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Inventory of the largest primeval beech forest in Europe. A Swiss-Ukrainian scientific adventure

Commarmot, B. (Ed.); Brändli, U. (Ed.); Hamor, F. (Ed.); Lavnyy, V. (Ed.)
69 Seiten

Commarmot, B.; Brändli, U.; Hamor, F.; Lavnyy, V. (eds), 2013: Inventory of the largest primeval beech forest in Europe. A Swiss-Ukrainian scientific adventure. Birmensdorf, Swiss Federal Institute for Forest, Snow and Landscape Research WSL; Ukrainian National Forestry University. 69 p.



International conventions and resolutions on biological diversity, sustainable forest management and climate change have led in recent decades to an increasing interest in having reference values from forests undisturbed by man. An outstanding example of such an undisturbed forest is the primeval forest of Uholka-Shyrokyi Luh within the Carpathian Biosphere Reserve (Ukraine). It is approximately 9000 ha (90 km2) in area and is thought to be the largest primeval forest of almost pure European beech (Fagus sylvatica L.). In 2010, the Swiss Federal Institute for Forest, Snow and Landscape Research WSL, the Ukrainian National Forestry University UNFU and the Carpathian Biosphere Reserve CBR carried out a sampling inventory of the Uholka-Shyrokyi Luh forest (survey perimeter 10?282 ha) to obtain representative data for the main forest parameters. Given the remoteness of the area, long walking distances and difficult terrain, careful planning and organisation were required, as well as the logistic support of the local forest service. The field work was carried out by six mixed teams of Swiss and Ukrainian students and scientists, guided by three survey leaders from Switzerland and Ukraine. Two teams together shared a leader and a cook, and lived in decentra­lized camps, which were moved every week to minimize the walking needed to reach the sample plots. The collaboration between the Ukrainians and Swiss worked very well and was enriching for both sides. During the two-month sampling period, the teams assessed 314 sample plots laid out on a systematic grid. All living and standing dead trees = 6 cm DBH (diameter at 1.3 m above ground) within the 500 m2 circle plots were measured and assessed for features relevant for biodiversity. Lying deadwood was assessed with line-intersect sampling (3 lines each 15 m long per plot), and small trees (= 10 cm height and < 6 cm DBH) were surveyed on subplots consisting of three concentric circles 5, 10 and 20 m2 in area. The stand structure and any traces of anthropogenic use were assessed on a circular interpretation area of 2500 m2 around the sample plot centre. The primeval forest of Uholka-Shyrokyi Luh shows all the typical features of an old-growth forest shaped by small-scale disturbances. The structure was mainly three-layered, and most of the gaps encountered were not larger than the crown of a canopy tree. The growing stock per ha was 582 (± 14) m3 (mean ± standard error) and the deadwood volume 163 (± 8) m3. The ratio of standing to lying deadwood was 1:?5. The maximum DBH measured was 150 cm, and 10 trees per ha had a DBH of at least 80 cm. The density of habitat trees, i.e. living trees with features such as cracks, holes, bark damage or similar that provide microhabitats, was 150 (± 8) per ha (35?% of the living trees). Of all the trees recorded, 97?% were beech, although 14 other tree species were identified. All species found in the tree population = 6 cm DBH were also present in the regeneration. Traces of human presence were encountered on 19?% of the assessed plots (interpretation areas), mainly in the buffer and regulated protection zone of the protected massif. Most of these traces do not affect the integrity and pristine character of the forest. Nevertheless, they imply a certain pressure exerted from the nearby settlements and from the mountain pastures. The data obtained provide good reference values for old-growth beech forests and a valuable basis for more detailed analyses and comparisons with other old-growth and managed forests. The inventory was carried out and documented in a replicable way, and can thus be repeated if desired. The plots may also be used for other non-destructive studies, e.g. on fungi.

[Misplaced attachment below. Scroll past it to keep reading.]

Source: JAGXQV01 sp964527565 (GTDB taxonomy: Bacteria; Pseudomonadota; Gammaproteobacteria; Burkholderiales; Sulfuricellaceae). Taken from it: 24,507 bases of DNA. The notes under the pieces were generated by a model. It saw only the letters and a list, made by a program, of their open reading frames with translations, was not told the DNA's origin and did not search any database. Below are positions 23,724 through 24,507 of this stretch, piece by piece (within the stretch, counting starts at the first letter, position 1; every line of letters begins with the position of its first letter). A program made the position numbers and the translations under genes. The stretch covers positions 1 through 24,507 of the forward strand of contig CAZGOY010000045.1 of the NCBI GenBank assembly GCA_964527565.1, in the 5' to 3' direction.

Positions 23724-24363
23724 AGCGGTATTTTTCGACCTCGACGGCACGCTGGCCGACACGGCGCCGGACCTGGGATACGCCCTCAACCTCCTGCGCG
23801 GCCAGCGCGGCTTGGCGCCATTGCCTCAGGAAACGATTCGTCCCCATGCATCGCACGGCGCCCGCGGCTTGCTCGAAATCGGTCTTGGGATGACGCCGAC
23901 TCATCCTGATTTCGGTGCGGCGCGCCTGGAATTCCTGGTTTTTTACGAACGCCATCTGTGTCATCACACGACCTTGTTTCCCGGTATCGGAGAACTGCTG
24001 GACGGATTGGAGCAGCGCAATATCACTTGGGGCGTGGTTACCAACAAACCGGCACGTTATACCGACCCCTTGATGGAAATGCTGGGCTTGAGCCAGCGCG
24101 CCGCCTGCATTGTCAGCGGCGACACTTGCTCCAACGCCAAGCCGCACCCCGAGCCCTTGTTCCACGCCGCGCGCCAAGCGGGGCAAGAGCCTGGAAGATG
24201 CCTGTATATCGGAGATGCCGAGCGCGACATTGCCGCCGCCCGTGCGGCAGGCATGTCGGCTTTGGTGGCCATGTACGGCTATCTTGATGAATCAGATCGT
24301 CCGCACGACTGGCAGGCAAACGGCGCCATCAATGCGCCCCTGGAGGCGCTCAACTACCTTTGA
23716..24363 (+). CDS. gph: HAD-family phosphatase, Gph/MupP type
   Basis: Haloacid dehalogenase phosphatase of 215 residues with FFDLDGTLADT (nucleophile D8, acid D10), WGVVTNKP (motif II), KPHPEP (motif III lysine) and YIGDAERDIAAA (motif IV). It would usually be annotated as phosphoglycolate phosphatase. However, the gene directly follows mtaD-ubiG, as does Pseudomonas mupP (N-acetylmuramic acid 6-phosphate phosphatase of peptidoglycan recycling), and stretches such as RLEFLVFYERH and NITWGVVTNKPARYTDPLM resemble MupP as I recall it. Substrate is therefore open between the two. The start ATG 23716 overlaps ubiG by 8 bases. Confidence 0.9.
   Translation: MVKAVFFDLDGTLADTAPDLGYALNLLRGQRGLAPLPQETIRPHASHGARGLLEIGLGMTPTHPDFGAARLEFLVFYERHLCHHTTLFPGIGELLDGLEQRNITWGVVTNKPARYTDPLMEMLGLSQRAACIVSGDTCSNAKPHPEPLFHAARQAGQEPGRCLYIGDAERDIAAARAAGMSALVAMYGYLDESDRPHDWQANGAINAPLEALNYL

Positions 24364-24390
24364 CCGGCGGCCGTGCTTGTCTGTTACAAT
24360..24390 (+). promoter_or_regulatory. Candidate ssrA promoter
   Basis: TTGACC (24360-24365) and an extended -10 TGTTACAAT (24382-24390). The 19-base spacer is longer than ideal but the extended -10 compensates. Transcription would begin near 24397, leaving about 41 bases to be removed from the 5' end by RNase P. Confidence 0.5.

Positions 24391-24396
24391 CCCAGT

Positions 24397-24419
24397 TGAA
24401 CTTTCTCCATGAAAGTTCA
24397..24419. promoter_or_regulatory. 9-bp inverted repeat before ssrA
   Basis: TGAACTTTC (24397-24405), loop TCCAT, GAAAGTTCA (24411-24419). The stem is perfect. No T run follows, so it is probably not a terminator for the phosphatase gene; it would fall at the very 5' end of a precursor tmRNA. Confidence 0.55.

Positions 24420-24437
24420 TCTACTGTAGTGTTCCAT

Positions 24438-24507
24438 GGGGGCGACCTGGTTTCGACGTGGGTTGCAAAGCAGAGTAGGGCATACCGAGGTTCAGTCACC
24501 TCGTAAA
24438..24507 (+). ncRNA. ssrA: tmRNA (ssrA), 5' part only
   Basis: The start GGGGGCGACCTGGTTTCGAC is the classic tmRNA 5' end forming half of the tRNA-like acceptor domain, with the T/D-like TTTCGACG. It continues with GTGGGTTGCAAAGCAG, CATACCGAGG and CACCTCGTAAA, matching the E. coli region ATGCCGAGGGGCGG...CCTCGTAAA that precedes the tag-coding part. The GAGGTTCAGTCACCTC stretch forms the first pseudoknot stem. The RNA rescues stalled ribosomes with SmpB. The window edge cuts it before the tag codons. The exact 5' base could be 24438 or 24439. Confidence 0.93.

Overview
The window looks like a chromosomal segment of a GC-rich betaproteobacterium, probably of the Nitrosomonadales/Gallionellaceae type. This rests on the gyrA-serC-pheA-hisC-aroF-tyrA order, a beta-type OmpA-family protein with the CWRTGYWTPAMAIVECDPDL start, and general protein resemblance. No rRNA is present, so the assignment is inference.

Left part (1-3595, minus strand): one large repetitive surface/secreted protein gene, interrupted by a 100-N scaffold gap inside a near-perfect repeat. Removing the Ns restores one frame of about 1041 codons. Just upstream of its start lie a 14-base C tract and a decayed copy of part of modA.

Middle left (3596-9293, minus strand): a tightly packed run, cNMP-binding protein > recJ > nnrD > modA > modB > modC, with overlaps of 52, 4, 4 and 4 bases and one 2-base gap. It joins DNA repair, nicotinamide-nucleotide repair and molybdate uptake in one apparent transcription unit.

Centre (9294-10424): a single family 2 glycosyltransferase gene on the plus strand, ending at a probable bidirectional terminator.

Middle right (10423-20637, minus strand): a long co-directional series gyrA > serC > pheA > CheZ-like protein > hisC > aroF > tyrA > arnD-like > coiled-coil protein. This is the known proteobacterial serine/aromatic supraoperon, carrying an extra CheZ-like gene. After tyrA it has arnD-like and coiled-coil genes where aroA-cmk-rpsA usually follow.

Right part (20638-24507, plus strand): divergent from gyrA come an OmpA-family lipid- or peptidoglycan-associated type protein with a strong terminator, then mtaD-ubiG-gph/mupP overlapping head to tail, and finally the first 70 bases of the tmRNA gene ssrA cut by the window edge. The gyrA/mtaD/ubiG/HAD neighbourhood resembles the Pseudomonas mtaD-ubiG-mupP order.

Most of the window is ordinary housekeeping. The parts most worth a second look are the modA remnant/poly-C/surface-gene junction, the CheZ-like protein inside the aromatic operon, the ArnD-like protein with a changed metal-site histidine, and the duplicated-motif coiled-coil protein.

Fagus sylvatica, virgin forest, old-growth forest, forest structure, deadwood, reference values, Carpathian Biosphere Reserve